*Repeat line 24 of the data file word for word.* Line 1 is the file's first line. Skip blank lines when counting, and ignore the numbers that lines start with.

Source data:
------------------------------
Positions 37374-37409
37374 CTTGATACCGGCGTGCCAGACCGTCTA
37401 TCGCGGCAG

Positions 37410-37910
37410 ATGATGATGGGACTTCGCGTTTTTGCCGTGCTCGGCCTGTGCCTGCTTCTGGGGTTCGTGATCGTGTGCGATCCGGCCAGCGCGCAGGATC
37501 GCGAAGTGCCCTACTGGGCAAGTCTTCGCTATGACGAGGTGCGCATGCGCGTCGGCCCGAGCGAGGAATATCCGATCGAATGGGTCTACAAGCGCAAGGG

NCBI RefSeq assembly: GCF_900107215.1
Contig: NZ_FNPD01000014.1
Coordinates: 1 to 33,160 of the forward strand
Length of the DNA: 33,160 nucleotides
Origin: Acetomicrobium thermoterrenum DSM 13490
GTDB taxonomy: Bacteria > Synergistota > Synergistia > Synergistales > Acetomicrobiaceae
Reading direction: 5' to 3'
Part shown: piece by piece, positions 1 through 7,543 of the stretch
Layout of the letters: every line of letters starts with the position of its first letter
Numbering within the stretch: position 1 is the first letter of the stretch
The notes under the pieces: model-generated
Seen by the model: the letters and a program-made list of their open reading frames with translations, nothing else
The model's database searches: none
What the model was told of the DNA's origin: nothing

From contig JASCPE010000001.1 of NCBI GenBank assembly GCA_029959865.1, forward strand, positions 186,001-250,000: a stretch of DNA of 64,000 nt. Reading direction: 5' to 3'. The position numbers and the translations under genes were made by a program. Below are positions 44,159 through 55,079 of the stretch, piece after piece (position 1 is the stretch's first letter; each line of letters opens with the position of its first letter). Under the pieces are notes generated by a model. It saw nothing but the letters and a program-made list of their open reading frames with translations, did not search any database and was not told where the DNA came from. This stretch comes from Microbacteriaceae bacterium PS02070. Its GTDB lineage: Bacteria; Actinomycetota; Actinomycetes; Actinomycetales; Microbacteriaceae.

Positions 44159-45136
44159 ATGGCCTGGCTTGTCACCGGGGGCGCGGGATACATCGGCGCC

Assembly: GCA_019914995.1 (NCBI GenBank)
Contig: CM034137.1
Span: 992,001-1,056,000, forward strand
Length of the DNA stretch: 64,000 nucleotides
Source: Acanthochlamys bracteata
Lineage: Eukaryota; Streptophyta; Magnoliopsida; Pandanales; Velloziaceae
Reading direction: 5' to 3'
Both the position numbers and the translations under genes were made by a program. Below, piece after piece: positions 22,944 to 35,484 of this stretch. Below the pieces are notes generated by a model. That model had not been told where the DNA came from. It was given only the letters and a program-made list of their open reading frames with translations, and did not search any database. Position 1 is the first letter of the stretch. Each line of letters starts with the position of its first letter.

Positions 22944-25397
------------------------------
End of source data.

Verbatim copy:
Assembly: GCA_019914995.1 (NCBI GenBank)